Reliable self-test kits are out there. Unfortunately, Genomelink does not have its own test kits. but only take DNA data which when uploaded gives you more info about your DNA. DNA Self-Test Kits are not all created equally, but they do exist. For example, the best DNA test kit that we've found for exploring indigenous American-Mexican ancestry is AncestryDNA. This company has a high accuracy rate and several Native American reference populations to choose from - including one based in Mexico.

DNA home-testing kits generally require you to send in a DNA sample. Typically, a swab of saliva is sufficient, though some kits may ask for a hair sample or other bodily fluids. All supplies needed for testing are included in the kit. 

Once you’ve provided a DNA sample, it’s tested in a lab by trained technicians. The results are then uploaded into the company’s database to help you find ancestral connections. However, you own your raw data and can upload it to other sites, such as Genomlink, for more or different types of results.

Of course, it's important to mention that this test is not free - the AncestryDNA kit ranges between $99 and $199 depending on how many of your relatives you'd like included in their database. Another option for exploring indigenous American-Mexican ancestry, if you're looking for something a little less expensive (and don't mind a bit more of an educational approach), is the 23andMe DNA test kit.

Of course, there are other options for exploring your indigenous American-Mexican ancestry - but these two have been our favorite so far!

Have Your Family Members Tested

Another way to find out if you have indigenous Americas-Mexican DNA is to have your family members tested. If you have any male relatives, they can take the Y-chromosome DNA test to see if they have indigenous American ancestry.

You can look at the results of each person tested and compare them with your own, which will give you a very good idea of whether or not there are any Native Americans in your family tree. This is especially important if your first test failed or the results turned out to be unsatisfactory.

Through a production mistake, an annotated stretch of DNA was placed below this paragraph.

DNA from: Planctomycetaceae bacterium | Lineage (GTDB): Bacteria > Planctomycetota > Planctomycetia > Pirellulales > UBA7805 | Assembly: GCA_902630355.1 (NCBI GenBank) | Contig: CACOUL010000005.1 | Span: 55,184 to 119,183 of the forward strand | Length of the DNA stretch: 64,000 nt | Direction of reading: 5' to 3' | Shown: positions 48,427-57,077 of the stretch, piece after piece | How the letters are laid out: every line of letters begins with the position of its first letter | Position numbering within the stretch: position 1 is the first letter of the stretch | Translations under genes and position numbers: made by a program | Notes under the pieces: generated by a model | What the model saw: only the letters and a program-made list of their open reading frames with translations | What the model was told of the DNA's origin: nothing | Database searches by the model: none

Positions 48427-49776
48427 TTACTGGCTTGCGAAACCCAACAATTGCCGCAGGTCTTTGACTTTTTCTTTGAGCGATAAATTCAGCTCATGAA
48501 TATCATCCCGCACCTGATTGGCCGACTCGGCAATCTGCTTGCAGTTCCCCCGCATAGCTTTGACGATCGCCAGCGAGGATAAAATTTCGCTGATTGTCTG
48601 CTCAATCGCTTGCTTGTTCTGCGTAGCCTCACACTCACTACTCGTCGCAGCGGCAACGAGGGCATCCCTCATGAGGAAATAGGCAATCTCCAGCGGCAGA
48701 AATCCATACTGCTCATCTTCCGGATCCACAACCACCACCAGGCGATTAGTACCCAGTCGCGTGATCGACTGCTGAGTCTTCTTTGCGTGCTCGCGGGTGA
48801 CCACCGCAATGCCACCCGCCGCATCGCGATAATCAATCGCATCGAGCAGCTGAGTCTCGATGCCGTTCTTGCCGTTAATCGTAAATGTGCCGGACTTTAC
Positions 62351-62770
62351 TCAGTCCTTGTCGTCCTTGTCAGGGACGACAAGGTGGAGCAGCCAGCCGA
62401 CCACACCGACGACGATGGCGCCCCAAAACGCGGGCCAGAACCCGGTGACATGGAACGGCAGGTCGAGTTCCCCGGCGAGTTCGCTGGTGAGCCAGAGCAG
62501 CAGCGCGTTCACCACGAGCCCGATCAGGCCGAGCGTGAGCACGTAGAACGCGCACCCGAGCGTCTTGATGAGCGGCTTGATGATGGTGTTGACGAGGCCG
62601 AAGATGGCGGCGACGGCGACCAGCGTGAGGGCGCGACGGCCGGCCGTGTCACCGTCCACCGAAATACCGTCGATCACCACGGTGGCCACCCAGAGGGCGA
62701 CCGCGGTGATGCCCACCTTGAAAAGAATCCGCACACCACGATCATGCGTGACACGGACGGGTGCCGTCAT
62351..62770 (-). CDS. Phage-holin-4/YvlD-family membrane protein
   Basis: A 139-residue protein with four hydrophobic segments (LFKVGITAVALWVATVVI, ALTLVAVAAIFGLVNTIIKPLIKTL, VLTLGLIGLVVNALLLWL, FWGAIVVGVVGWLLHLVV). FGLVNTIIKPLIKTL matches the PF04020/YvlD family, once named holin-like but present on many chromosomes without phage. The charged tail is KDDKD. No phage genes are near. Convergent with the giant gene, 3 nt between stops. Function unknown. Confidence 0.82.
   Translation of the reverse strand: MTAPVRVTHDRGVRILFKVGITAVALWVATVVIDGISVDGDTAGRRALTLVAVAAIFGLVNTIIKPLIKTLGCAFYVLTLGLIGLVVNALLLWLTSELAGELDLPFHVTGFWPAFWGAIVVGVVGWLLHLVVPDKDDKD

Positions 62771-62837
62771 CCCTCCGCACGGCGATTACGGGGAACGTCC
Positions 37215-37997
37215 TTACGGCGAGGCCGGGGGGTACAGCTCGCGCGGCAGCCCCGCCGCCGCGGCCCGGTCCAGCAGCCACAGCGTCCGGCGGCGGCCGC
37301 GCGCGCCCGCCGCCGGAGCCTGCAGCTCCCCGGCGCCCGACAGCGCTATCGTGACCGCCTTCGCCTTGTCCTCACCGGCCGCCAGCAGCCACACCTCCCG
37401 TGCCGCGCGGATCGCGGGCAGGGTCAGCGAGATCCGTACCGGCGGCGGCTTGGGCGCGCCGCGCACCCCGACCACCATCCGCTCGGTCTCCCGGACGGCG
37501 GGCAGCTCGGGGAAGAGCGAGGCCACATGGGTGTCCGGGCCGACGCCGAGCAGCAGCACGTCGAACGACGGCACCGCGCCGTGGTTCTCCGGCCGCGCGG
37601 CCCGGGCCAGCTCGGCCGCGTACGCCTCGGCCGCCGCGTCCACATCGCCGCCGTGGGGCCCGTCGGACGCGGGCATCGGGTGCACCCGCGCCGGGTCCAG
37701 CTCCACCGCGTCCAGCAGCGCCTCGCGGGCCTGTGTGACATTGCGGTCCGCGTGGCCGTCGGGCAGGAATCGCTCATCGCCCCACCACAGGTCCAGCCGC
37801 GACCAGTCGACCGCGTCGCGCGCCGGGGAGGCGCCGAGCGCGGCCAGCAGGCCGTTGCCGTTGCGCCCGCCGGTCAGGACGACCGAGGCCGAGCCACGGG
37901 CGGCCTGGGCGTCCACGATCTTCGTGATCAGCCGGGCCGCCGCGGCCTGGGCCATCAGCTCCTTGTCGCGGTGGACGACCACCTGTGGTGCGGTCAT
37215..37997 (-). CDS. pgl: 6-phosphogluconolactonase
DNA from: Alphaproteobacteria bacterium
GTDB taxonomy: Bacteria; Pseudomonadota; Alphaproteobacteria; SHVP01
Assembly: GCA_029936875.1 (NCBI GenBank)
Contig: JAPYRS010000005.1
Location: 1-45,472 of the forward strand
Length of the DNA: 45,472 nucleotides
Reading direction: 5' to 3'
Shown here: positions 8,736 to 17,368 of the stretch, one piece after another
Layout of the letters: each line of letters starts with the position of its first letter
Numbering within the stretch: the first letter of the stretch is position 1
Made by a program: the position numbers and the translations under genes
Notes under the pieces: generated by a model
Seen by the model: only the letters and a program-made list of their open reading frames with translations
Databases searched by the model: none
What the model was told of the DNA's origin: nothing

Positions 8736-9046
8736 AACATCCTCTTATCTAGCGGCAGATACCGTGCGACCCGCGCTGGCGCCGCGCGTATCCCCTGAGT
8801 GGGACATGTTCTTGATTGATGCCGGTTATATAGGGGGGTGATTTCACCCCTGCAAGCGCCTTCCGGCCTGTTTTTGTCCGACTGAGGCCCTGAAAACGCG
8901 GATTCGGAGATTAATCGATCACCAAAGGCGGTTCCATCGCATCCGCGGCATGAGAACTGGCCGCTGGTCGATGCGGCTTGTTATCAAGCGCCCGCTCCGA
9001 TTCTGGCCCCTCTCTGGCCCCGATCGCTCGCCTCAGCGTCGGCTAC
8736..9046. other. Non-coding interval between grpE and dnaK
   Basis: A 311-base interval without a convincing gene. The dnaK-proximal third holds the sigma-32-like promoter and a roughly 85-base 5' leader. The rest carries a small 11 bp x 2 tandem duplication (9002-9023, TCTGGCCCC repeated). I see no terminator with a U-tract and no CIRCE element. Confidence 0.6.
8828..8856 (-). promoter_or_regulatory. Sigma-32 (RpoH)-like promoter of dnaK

To get much more accurate results of your origin, it's best to test the oldest person in your family tree as they're the closest to your true origin than you are.

Challenges you're Likely to Face with DNA Tests for Americas-Mexican Ancestry.

There are three main types of DNA testing used for ancestry research: autosomal DNA, mitochondrial DNA, and Y-DNA. Each type of DNA offers a different profile of information. 

Y-DNA testing is only available to people with a Y chromosome. This type of DNA test is used to confirm patrilineal ancestry. Y-DNA testing can trace the paternal line thousands of years back, as the Y chromosome is passed from father to son with very few changes through the generations.

Mitochondrial DNA testing traces your matrilineal ancestry. Mitochondria cells are based on your biological mother’s egg. Everyone can use mitochondrial DNA testing, but it only traces information from your maternal side.

Autosomal DNA testing provides the most complete picture of your DNA. It analyzes DNA from both your parents and can help identify ancestors from up to 1,000 years in the past. Autosomal DNA is the best option for those wishing to learn about their possible Mexican ancestry DNA

People face several challenges when they're using DNA tests to find out where their ancestors came from. The main ones include:

You May Not Be Able To Get A Clear Answer

It's important to realize that neither of these tests is 100% accurate. You won't get any clear answers if you ask them to tell you whether or not your family has Native American ancestry, but they can give you some clues as to what part of the world those ancestors came from.

Most DNA testing companies will let you upload data gathered by other DNA services. That means that if you've already had your DNA tested for African or European ancestry, you can upload the data from those tests into Genomelink to see whether there's a match with Mexico.

There Will Be No Perfect Match

Even when all of this information is taken into account, it's important not to expect too much from anyone's test result. It's possible that there won't be a perfect match, and it'll remain unclear as to whether you have any Native American ancestry at all.

It is far more likely that the results will show some link with Mexico, either for part or all of your DNA. And remember, this could mean Americas-Mexican indigenous heritage but not necessarily enough to prove either of your parents' origins definitively.